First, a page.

Dennis C. Nguyen, MD, MS

Dennis Nguyen,. MD

Dennis C. Nguyen, MD, MS, is a plastic and reconstructive surgeon who specializes in craniomaxillofacial reconstruction and aesthetic surgery.

For appointments, please call 314-362-7388.

What happened in the course of schooling to influence you to choose your specialty?

Growing up, I was surrounded by family members who were in the health-care field. In particular, it was my uncle, a cardiologist, who inspired me to go into medicine. He would go on medical missions and international trips. He really made a big difference in people’s lives.

I considered a few different specialties before going into plastic surgery. My research fellowship was in pediatric craniofacial surgery with two Washington University plastic surgeons, Dr. Kamlesh Patel and Dr. Albert Woo. It was that fellowship that influenced me to specialize in plastic surgery and craniofacial surgery – especially facial trauma reconstruction to restore facial features in adults.

What brought you to Washington University?

I went to medical school at University of California San Francisco, and came to Washington University for plastic surgical residency. During my time here, I appreciated the collegiality of the environment and the ability to consult with other specialists. The breadth and depth of patient care at Washington University is phenomenal, and that is what brought me back.

Which aspect of your practice is most interesting?

In addition to general plastic surgery reconstruction, my focus is on adult craniomaxillofacial surgery for primary and secondary traumatic deformities, and also facial esthetics.

I really enjoy the problem-solving aspect of my practice. Much of plastic surgery is based on principles, and I can apply those principles in different ways to solve different problems for my patients.

Dennis C. Nguyen, MD, MS

Each of my patients come to me with unique challenges. For instance, I have adult patients who have had cancer removed from their face or have had traumatic injuries from car accidents or ballistic gunshot types of injuries. While others consult me for facial rejuvenation and improving their appearance.

What new developments in your field are you most excited about?

Virtual surgical planning involves obtaining a CT scan of a patient’s injury – for example, a scan of the individual’s head to identify a facial injury. I then work with engineers to design a surgery to repair that injury. Free tissue transfer and microsurgery have been a core component in plastic surgery for a long time. Virtual surgical allows me to incorporate all of these tools into my practice and make it possible to restore a patient’s form and function, particularly after facial injuries.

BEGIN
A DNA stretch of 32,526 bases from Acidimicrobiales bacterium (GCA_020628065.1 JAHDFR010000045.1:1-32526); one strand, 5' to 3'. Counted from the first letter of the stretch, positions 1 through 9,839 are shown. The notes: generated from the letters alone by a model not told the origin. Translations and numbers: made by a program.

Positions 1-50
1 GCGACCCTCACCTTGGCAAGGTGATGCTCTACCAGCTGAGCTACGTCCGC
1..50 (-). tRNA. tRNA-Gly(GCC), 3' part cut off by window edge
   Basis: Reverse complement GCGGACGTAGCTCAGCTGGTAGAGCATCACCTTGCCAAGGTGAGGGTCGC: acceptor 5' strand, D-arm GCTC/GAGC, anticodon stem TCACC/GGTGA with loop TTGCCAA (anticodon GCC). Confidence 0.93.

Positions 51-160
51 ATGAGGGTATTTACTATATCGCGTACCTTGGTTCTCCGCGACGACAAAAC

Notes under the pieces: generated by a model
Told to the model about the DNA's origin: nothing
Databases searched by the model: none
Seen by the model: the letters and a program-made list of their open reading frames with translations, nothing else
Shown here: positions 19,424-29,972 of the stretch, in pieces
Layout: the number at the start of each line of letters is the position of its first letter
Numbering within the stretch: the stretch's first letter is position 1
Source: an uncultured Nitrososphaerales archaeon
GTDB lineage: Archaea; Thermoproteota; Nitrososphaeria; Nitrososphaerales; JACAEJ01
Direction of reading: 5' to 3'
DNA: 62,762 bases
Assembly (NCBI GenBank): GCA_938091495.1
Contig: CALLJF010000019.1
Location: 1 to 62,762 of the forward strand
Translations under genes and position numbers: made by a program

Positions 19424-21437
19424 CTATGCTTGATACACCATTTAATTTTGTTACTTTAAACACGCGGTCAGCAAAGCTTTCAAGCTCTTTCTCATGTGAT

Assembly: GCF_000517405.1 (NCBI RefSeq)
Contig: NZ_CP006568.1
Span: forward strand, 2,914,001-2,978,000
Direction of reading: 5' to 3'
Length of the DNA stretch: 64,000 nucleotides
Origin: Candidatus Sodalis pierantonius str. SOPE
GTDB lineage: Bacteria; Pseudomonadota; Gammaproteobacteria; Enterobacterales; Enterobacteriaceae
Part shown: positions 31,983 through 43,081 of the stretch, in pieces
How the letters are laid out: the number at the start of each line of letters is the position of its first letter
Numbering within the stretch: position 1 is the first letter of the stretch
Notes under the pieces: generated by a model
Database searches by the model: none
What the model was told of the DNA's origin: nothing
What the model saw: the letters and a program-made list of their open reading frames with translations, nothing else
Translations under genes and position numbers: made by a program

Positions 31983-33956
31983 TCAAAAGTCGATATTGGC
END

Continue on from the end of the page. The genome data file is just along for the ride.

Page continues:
Every injury is different. When planning surgery, we carefully take into account what is feasible to give the patient the most optimal outcome. For traumatic injuries, it can take several operations to restore the patient to where he or she was before the injury, using microsurgery to reconnect the blood supply. We are there to give our support to every patient, every step of the way, from the initial surgery to the last.

Where are you from?

I was born and raised in southern California, where I lived and was educated through medical school. After medical school I moved to St. Louis for my plastic surgery residency training, spent my fellowship year in adult reconstructive/aesthestic craniomaxillofacial surgery training at Harvard, before returning to Washington University. I really enjoy and find comfort being in St. Louis.

Which particular award or achievement is most gratifying?

 I received several resident teaching awards. That was very gratifying and one of the reasons I came back to the academic surgery environment. Being able to take care of patients, do research and work with trainees is extremely fulfilling.  

What is the best advice you’ve received?

This advice has come along the way from many people. They have told and have shown me through their actions and the way they take care of patients. It boils down to caring for patients the same way you would take care of someone in your own family.

That process helps you understand all the other factors that might have brought that patient to your doorstep. Not only his or her medical needs, but the other social issues that might be going on in her or her life.

If you weren’t a doctor, what would you like to be doing?

I would be a chef. I like to do things with my hands. Cooking involves using principles to create a variety of items, based on basic techniques and skills we’ve learned along the way. I think my wife appreciates the fact that I can cook a thing or two.

I’ve been working on cooking Vietnamese cuisine, particularly because I am trying to learn more about my heritage. Growing up southern California, the choices were endless. I’m trying to recreate those experiences here in the Midwest!